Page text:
The other two factors on which we will base our withdrawal decisions are the level of enemy activity and the progress of the training programs of the South Vietnamese forces. And I am glad to be able to report tonight progress on both of these fronts has been greater than we anticipated when we started the program in June for withdrawal. As a result, our timetable for withdrawal is more optimistic now than when we made our first estimates in June. Now, this clearly demonstrates why it is not wise to be frozen in on a fixed timetable...
My fellow Americans, I am sure you can recognize from what I have said that we really only have two choices open to us if we want to end this war.

--I can order an immediate, precipitate withdrawal of all Americans from Vietnam without regard to the effects of that action.

--Or we can persist in our search for a just peace through a negotiated settlement if possible, or through continued implementation of our plan for Vietnamization if necessary-a plan in which we will withdraw all of our forces from Vietnam on a schedule in accordance with our program, as the South Vietnamese become strong enough to defend their own freedom.

I have chosen this second course.

It is not the easy way.

It is the right way.

It is a plan which will end the war and serve the cause of peace-not just in Vietnam but in the Pacific and in the world.

In speaking of the consequences of a precipitate withdrawal, I mentioned that our allies would lose confidence in America.

Far more dangerous, we would lose confidence in ourselves. Oh, the immediate reaction would be a sense of relief that our men were coming home. But as we saw the consequences of what we had done, inevitable remorse and divisive recrimination would scar our spirit as a people.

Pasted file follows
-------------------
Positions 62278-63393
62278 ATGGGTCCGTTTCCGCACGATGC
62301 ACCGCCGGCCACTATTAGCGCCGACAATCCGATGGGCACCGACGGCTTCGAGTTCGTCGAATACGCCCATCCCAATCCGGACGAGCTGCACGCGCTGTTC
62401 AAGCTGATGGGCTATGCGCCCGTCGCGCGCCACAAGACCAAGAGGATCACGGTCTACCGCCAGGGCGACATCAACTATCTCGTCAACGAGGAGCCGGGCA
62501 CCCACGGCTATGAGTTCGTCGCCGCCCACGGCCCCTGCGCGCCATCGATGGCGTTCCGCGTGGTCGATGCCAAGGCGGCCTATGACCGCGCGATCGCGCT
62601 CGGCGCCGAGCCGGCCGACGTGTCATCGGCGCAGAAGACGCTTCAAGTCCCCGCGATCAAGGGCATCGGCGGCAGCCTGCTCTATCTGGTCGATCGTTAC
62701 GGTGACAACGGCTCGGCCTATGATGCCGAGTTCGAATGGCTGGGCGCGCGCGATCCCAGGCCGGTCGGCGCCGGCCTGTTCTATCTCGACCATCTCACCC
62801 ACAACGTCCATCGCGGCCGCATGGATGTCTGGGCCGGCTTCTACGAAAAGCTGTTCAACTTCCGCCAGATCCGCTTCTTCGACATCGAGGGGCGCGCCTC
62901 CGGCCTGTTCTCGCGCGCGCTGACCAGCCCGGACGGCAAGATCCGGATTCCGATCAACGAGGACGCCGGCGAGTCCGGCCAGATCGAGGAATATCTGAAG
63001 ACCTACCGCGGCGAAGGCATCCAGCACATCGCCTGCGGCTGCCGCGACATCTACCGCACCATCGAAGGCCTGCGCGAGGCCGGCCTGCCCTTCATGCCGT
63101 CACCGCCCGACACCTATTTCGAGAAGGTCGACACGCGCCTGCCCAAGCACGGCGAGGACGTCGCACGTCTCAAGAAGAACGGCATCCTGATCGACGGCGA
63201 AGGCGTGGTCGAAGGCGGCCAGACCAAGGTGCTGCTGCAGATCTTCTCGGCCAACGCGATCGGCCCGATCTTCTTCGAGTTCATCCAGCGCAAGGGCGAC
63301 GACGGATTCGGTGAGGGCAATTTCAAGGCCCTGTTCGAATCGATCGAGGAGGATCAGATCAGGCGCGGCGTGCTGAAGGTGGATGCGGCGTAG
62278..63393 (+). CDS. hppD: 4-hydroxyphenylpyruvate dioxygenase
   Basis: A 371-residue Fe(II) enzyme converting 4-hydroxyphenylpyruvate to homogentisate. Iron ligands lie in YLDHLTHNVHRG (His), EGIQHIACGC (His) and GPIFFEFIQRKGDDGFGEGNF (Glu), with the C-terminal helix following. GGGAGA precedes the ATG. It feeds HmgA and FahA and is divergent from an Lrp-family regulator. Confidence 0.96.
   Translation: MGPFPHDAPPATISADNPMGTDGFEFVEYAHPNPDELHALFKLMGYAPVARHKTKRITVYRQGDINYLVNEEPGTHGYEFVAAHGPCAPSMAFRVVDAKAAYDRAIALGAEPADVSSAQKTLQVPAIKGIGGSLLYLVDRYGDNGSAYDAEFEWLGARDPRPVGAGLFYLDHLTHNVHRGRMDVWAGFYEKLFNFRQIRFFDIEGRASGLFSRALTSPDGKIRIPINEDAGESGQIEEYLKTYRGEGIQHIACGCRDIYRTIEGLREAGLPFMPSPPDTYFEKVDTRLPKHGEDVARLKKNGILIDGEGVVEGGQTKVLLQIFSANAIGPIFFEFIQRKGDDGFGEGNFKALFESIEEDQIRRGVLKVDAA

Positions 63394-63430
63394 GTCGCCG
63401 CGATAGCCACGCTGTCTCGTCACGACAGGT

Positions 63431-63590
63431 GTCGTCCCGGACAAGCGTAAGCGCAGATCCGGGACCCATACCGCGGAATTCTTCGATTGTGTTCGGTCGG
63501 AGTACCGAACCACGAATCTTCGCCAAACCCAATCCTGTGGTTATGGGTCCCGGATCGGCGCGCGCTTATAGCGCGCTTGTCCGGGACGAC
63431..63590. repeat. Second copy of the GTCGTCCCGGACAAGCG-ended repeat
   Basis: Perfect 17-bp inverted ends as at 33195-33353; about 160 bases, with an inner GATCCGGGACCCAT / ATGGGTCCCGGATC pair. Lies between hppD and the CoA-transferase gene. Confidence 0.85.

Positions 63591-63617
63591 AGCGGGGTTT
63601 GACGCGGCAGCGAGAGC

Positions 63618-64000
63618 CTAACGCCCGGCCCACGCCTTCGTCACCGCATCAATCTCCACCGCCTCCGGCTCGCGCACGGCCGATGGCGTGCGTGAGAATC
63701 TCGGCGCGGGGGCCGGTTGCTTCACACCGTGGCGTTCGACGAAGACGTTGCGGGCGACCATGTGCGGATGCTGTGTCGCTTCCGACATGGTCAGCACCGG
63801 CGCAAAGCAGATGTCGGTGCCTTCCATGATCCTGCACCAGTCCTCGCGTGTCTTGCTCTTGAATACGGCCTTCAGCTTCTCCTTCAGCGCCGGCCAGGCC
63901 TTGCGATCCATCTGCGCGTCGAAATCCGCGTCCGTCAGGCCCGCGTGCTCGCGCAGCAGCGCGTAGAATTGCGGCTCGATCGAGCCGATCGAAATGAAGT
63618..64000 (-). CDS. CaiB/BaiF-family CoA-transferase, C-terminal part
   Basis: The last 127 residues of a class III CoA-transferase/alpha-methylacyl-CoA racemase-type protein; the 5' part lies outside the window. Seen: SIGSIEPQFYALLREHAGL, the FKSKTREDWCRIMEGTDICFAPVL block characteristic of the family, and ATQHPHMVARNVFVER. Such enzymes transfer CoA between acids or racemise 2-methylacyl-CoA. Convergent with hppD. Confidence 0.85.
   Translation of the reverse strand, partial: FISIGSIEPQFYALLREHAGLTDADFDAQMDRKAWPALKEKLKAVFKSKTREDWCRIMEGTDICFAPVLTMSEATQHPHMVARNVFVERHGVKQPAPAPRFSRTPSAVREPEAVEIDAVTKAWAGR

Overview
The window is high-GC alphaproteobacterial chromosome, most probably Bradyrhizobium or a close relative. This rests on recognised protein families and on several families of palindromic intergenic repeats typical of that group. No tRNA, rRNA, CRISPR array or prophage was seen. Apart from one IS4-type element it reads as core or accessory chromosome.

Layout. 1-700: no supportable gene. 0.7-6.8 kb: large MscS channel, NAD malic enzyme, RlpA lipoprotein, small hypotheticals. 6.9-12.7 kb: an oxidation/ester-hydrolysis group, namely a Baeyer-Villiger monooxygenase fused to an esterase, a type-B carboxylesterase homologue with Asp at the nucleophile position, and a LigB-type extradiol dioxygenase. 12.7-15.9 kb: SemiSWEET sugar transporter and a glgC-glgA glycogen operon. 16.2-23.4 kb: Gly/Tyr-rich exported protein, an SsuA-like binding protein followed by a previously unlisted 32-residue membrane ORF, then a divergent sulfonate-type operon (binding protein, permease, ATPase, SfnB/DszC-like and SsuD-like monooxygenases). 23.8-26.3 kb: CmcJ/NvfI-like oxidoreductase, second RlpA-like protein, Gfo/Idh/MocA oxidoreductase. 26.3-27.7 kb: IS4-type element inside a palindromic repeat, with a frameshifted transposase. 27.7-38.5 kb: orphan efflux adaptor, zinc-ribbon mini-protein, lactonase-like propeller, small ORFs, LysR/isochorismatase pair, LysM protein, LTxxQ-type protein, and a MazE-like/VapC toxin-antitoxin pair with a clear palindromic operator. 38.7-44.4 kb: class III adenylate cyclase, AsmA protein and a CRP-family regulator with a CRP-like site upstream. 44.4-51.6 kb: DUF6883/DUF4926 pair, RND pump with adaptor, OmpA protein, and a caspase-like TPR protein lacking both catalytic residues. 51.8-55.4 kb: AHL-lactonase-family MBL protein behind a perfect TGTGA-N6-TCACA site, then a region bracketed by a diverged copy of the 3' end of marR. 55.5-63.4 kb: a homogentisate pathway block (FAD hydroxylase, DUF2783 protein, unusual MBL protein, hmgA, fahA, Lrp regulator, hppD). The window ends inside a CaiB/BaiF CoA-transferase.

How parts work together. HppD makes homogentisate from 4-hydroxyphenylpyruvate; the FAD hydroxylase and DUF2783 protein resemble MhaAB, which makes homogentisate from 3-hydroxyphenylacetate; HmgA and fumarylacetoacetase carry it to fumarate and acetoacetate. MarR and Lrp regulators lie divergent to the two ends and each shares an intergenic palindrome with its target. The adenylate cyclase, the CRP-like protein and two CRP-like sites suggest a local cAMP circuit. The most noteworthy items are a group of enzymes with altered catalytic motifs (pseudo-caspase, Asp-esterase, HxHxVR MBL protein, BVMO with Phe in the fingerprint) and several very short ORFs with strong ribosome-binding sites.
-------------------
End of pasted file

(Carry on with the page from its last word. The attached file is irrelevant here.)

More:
We have faced other crisis in our history and have become stronger by rejecting the easy way out and taking the right way in meeting our challenges. Our greatness as a nation has been our capacity to do what had to be done when we knew our course was right.

I recognize that some of my fellow citizens disagree with the plan for peace I have chosen. Honest and patriotic Americans have reached different conclusions as to how peace should be achieved.
No timetables... the 'hard but right' choice to stay that will 'improve the situation in the region'... allies would lose faith if we leave... noting the liberals 'are patriotic too'.

The real clincher for the right is the laying out of only two options - 'strong and stay', or 'leave and weak, the easy way out'. The right is nothing if not for opposing appeasement.

Put anything in front of them in those terms, and it's next to impossible for them to say 'take the easy way out, the weak option'. They're very manipulatable as a result.
 

senseamp

Lifer
Feb 5, 2006
34,887
4,842
126
Need a Democrat president to not fvck up the withdrawal. Republicans will just take it out on the troops and use them as hostages to get more money out of Congress, like Bush has been doing.
 

Craig234

Lifer
May 1, 2006
38,584
345
126
Originally posted by: senseamp
Need a Democrat president to not fvck up the withdrawal. Republicans will just take it out on the troops and use them as hostages to get more money out of Congress, like Bush has been doing.
How can you say that, after the orderly, dignified withdrawal the Republicans did in Vietnam.
 

Siddhartha

Lifer
Oct 17, 1999
12,501
1
81
Originally posted by: Citrix
Just wondering why the Dems, who have majority in house and senate have not cut off the money train to fund the war. wasnt their mantra to stop the war when they took the majority? they have the power to totally turn off the war but have not done so.

so if you really think about it Bush started it but the dems are keeping it alive....
To get the US out of Iraq, the Democrats need to control the White House.